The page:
Zhao Leji elected head of China's anti-graft commission

Zhao Leji was elected at a plenary session of the Central Committee for Discipline Inspection (CCDI). PHOTO: REUTERS

BEIJING - Zhao Leji was elected as head of the Central Committee for Discipline Inspection, the party's top anti-graft watchdog on Wednesday (Oct 25), China's Xinhua news agency reported.

Zhao, the head of the party's Organisation Department which oversees personnel decisions, is taking over the role from Chinese President Xi Jinping's close ally Wang Qishan.

He was elected at a plenary session of the committee, which also saw it electing its deputy secretaries and Standing Committee members. The first plenary session of the Communist Party's Central Committee approved the elections on Wednesday, Xinhua reported.

Zhao was also unveiled as one of the seven members of the Politburo Standing Committee, China's top leadership team, along with Xi and Premier Li Keqiang.

Zhao was elevated to the Politburo at the previous party congress in 2012, along with his appointment to head the party's powerful Organisation Department.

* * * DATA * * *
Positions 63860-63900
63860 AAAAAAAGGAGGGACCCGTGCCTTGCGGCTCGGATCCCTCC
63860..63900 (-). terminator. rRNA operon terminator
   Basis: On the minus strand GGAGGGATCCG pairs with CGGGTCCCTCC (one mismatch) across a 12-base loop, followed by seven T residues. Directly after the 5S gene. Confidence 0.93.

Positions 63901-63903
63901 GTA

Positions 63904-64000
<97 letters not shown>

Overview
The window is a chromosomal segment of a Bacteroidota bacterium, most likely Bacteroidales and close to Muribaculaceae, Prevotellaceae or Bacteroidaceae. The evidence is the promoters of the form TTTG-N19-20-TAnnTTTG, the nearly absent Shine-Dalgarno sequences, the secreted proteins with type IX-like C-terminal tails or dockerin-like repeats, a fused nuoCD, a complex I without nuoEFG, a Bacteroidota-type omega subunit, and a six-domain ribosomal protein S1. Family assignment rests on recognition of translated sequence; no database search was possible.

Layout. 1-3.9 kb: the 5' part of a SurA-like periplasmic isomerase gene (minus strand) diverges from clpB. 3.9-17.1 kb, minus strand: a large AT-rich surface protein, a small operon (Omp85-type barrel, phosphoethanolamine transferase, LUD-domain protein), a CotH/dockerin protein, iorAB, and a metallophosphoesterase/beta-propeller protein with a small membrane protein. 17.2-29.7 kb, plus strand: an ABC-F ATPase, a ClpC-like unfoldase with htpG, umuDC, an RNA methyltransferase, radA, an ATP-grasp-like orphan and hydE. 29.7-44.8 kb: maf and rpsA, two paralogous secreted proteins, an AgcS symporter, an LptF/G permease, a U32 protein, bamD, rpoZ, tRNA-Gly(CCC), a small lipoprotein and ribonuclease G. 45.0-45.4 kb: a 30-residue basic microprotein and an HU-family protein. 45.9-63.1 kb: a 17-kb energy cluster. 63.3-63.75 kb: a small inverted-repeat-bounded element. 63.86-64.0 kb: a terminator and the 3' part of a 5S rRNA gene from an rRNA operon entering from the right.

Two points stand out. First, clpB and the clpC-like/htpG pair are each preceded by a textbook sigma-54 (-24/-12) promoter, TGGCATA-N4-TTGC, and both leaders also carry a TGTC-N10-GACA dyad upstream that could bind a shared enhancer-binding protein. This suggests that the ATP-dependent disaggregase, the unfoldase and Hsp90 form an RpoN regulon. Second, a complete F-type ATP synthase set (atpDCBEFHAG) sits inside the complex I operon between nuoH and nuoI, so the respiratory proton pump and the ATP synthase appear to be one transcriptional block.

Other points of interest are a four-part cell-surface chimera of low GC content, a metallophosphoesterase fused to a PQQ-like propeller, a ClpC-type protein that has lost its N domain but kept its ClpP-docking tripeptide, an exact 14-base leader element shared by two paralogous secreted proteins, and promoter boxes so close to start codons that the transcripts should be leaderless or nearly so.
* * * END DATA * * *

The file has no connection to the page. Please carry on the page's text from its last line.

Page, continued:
As the party's top personnel chief, he oversaw decisions for thousands of senior jobs in the party, government, military, state-owned enterprises and other key bodies.

He hails from Xi's home province of Shaanxi and was its party secretary from 2007-2012.

He is now seen as one of Xi's close confidants and part of the rising Shaanxi clique of leaders from the north-western province, on whom Xi appears to rely.

In his new role, Zhao will have to see through the anti-graft drive in a series of "intensified efforts to address corruption that occurs on the people's doorsteps", in line with Xi's key speech at the close of the party's 19th national congress on Tuesday.

These will include setting up a system of disciplinary inspection for city-and county-level party committees, passing a national anti-corruption law and creating a corruption reporting platform that covers both disciplinary inspection commissions and supervision agencies.

Born in Xining, the capital city of north-western Qinghai province in 1957, Zhao joined the Chinese Communist Party in 1975.

For more than a decade, Zhao, who studied philosophy at Peking University, has been seen as a rising star in provincial leadership. In 2000, he became Qinghai governor at the age of 42, making him the youngest governor in the country at the time. His promotion to Qinghai party boss three years later made him the country's youngest provincial party secretary, at age 45.

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